Credit card payments in Greece rose by 32.1 percent to €14.7 billion or $AU 20 billion in the second quarter compared to the same period last year with the growth in electronic payments outpacing the overall growth in consumption.

Some of the increase, Kathimerini reported, was due to the massive growth in tourism to Greece with $AUD 3.7 billion in payments being made through credit cards that had been issued by foreign banks – a growth of 134 percent.

At the same time, the newspaper reported, credit card payments made by Greeks travelling abroad had gone up by more than 60 percent to close to €1.15 billion $AUD1.7 billion thanks largely to the lifting of travel restrictions.

The newspaper added that the actual gains in credit card transactions were much higher as the figures did not reflect credit cards that were issued by Euronet Merchant Services which has separated from Piraeus Bank.

At the same time, up to 50,000 local businesses are considered to be credit worthy by Greek lending institutions and they are the target of local banks who are trying to increase their financing.

The Greek national daily also reported that an estimated 80 percent of Greek businesses operated without banking credit in a period when a record number of new loans to the value of €4.2 billion were made in the first half of the year. This was not matched by an increase in sound, credit-worthy businesses.

The majority of businesses, estimated to be 80 percent or 200,000 businesses of the total that operated without banking credit and just 50,000 were deemed to be sound enough to qualify for loans.

A bank executive said: “Competition among banks for a place in healthy entrepreneurship in the last half-year has spiralled out of control and has become relentless.”

Despite the rise in interest rates slowing the number of new loans from Greek banks, there was competition among them to loan to the best businesses representing healthy fundamentals and realistic business plans that could be realised.

Speaking last week at a presentation on the Hellenic Development Bank the new financial tools it is planning to implement, Greece’s deputy minister for development Yiannis Tsakiris said that banks were the only lending channel and with the introduction of financial technology, banks would find it difficult to find new clients.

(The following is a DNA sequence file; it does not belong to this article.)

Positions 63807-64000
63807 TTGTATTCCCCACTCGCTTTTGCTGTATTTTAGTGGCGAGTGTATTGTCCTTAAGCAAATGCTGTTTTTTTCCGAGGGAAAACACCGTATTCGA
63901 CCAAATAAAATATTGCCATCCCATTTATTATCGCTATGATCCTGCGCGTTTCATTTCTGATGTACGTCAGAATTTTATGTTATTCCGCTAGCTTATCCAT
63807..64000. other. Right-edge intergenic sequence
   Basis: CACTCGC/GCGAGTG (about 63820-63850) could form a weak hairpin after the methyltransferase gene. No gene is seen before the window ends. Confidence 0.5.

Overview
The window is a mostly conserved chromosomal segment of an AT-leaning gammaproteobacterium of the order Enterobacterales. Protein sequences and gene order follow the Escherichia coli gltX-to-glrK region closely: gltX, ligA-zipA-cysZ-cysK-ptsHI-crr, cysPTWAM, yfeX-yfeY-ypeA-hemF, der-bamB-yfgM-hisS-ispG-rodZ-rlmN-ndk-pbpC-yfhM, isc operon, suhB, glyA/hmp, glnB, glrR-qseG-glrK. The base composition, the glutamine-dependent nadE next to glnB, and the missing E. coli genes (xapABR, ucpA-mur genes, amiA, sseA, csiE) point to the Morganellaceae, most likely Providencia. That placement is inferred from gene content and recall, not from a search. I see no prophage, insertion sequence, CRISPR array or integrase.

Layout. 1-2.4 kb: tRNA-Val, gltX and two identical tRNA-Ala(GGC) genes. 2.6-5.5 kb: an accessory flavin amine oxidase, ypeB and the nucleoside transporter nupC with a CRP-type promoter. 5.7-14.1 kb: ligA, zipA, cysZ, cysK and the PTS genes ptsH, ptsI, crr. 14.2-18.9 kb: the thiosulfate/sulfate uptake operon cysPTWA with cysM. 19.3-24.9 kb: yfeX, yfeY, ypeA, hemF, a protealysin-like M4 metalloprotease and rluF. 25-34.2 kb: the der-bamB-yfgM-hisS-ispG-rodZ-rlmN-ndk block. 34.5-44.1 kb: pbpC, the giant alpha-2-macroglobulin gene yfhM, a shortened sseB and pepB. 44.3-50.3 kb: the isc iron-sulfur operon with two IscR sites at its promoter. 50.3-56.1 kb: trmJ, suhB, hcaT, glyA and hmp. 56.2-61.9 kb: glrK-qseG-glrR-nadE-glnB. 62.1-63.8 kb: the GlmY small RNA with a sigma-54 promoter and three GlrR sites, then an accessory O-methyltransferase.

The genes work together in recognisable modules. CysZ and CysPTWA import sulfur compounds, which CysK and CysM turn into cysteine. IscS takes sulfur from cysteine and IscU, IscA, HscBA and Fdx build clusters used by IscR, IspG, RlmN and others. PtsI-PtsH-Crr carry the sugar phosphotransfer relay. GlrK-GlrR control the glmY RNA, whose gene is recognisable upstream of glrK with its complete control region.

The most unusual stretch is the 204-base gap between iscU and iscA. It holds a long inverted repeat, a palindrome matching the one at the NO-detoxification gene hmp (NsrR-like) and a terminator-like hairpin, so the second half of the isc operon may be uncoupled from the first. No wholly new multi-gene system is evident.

The deputy minister said the state intervention through the introduction of new financial tools would work where the banking sector could not to realise the main goal which was “to increase the perimeter of solvent businesses from 40-50,000 today to 80-100,000.”

“If we succeed, we will have taken an important step in our effort to strengthen entrepreneurship,” Mr Tsakiris said. He added that the problem lay in the fragmented nature of Greek business enterprises into very small businesses.

The Bank of Greece estimated that Greek loan portfolios should reach the €160-180 billion mark compared to the current €112 billion if the bank is to fulfil its role in Greece’s economic growth.

Lastly, foreign investors are showing an interest in a portfolio of defaulted Greek hotel loans being offered for sale by debt-collecting company Intrum.

Bain Capital and the US-based Apollo fund were among those interested in acquiring the portfolio of 75 Greek hotels that were in default of their of their loan repayments and which were valued to the tune of €290 million or $426 AUD million.

Experts said the portfolio would probably be sold at 20 to 30 percent of its nominal value.

The biggest debtors on the portfolio included five-star hotels on the islands of Crete and Kos and in Alexandroupoli in Thrace. Also in the portfolio were four-star hotels on the Halkidiki peninsula and on Skiathos.

About half of the hotels on the portfolio are located on the Dodecanese and Cyclades islands, as well as on Crete and Corfu.

A five-star hotel in Volos and a four-star in Hania may have to liquidate their assets said the newspaper.

The total capacity of the portfolio was more than 4,000 rooms.